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I am greatly unmoved by this article

b987654 said:
http://www.ccbracing.com/feature/2004/january/mcallumaero.html

I don't know how to paste in the page, but it seems to have good info.
I'm not sure that this article is really worthwhile reading. There are many glaring ommisions and inconsistancies.

Firstly, where does the data for the wheel aerodynamic power come from? Does it show absolute power, or relative power? The graph shows a range of 40-50 (I assume the units are Watts) for the 32 spoke box wheels, and 0-10 for the disk wheels. I'm pretty sure that no wheel has zero drag, so perhaps this is supposed to represent relative power (i.e the 32 spoke box wheels take 40-50 Watts more than the disk wheels)? At any rate, the numbers are way too high - much higher than I've seen published elsewhere. As a comparison, go to the AnalyticCycling page for Forces on Rider and enter a speed of 12.1 m/s (27 mph), which is the same as indicated in the CCB web page. The AnalyticCycling analysis uses the wheel drag coefficients for 36 spoke box rims (see the page on wheel drag coefficients), and the results of the Forces on Rider analysis show that the drag force on the wheels is 280.7 gmf, or 10% of the total drag. Well, 280.7 gmf of drag at 12.1 m/s is only 33.3 Watts total, so no aerowheels would be able produce a drag reduction of 40 watts. Entering the drag coefficient of disk wheels (0.0364) into the formula reduces the drag on the wheels to 208.1 (24.7 W at 12.1 m/s), or a power savings of only 8.6 Watts (not 40 Watts).

Also the statement in the CCB web page that disk wheels can increase speed by 2 mph has never been demonstrated by any measured test anywhere. Most tests indicate speed increases are more on the order of 0.5 - 0.75 mph.

Finally, the conclusions of this paper, that various commercially available wheels (Mavic Ksyriums, Rolf Sestrieres, Zipp 303s, etc.) are based on highly subjective and unmeasured rider impressions.

I find nothing of great value in this web page.
 

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Mark McM said:
I'm not sure that this article is really worthwhile reading. There are many glaring ommisions and inconsistancies.
Not to mention outright errors.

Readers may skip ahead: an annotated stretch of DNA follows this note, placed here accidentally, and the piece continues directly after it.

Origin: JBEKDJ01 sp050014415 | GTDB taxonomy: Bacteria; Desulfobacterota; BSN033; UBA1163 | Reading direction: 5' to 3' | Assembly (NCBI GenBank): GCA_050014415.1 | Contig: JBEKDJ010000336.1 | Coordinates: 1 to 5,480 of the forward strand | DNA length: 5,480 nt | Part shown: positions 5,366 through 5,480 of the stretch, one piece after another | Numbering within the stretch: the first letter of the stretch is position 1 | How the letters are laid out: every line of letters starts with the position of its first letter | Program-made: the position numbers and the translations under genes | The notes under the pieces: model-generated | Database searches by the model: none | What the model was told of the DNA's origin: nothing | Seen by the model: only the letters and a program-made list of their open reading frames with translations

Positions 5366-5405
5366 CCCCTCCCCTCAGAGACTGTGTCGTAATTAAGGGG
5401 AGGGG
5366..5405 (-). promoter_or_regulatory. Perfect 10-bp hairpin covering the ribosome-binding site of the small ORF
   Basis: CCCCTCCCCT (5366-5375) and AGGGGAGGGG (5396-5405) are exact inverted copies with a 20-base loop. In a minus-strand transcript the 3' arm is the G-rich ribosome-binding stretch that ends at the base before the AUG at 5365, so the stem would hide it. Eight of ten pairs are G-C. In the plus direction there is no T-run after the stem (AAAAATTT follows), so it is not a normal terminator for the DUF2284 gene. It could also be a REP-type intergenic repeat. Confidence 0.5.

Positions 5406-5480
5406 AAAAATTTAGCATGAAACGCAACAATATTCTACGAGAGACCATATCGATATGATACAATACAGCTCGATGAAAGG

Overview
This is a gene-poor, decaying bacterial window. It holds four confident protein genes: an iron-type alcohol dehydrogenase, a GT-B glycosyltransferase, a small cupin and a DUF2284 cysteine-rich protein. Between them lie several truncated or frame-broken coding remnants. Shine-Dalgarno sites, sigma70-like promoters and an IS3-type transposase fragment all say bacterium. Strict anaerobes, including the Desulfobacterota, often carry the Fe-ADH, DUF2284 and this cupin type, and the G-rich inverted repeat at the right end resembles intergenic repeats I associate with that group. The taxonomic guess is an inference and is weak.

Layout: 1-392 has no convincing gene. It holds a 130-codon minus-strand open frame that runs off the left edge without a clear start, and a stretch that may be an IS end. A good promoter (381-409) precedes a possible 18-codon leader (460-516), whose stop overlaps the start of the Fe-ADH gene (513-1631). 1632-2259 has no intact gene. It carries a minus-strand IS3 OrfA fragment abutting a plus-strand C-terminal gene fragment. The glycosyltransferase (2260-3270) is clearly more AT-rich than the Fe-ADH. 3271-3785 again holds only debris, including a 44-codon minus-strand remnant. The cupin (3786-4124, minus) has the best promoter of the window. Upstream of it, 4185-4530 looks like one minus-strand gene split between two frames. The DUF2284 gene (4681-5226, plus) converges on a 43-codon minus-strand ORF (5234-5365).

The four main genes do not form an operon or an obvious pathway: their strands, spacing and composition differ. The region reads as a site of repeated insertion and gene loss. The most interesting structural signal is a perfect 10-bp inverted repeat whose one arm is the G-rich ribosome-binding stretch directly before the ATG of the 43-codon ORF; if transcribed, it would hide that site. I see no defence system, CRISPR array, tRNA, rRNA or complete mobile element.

"The easiest way to visualize this phenomenon is to run your hand palm first through the surface of still water and observe the wake."
What is being observed in this test depends too much on interfacial effects and the density difference between water and air to reveal anything about the drag on a body or wake behind it in a single fluid phase.

"Aerodynamic drag can be measured in grams of resistance or watts, and for the purpose of making comparisons, I’ll be using watts to simplify things since most cyclists’ measure performance in this manner."
Except drag is a force and watts are a measure of power. To say drag can be measured in watts shows the author doesn't understand this difference and raises all kinds of questions about how he might be interpreting results.
 

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asgelle said:
To say drag can be measured in watts shows the author doesn't understand this difference and raises all kinds of questions about how he might be interpreting results.
Actually he is right... drag is converted to watts simply by multiplying it by the velocity... and I think dealing in watts makes more sense, also.
 

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rruff said:
Actually he is right... drag is converted to watts simply by multiplying it by the velocity... and I think dealing in watts makes more sense, also.
Converted to, yes; equal to, no. Things work out pretty much the same whether someone chooses to work in terms of force or power, but if the two are mixed, there results are meaningless. In the referenced article, the author drops the distinction at the start, so there's no telling how he might have compared force and power data later. By the same token, grams are a unit of mass and I'm not sure how the author gets from there to either force or power.
 

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asgelle said:
By the same token, grams are a unit of mass and I'm not sure how the author gets from there to either force or power.
It may be stupid but very common in this business... I guess in wind tunnels they use gram scales to measure the drag. Multiply grams by standard gravity to get force. Multiply force by velocity to get power. Personally, I like to see aero drag (of bikes) presented as W @ mph... but nobody listens to me...

Actually, I'd like CdA even better since it isn't velocity dependant. Ever see anybody present aero wheel data as CdA?
 

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rruff said:
It may be stupid but very common in this business... I guess in wind tunnels they use gram scales to measure the drag. Multiply grams by standard gravity to get force. Multiply force by velocity to get power. Personally, I like to see aero drag (of bikes) presented as W @ mph... but nobody listens to me...

Actually, I'd like CdA even better since it isn't velocity dependant. Ever see anybody present aero wheel data as CdA?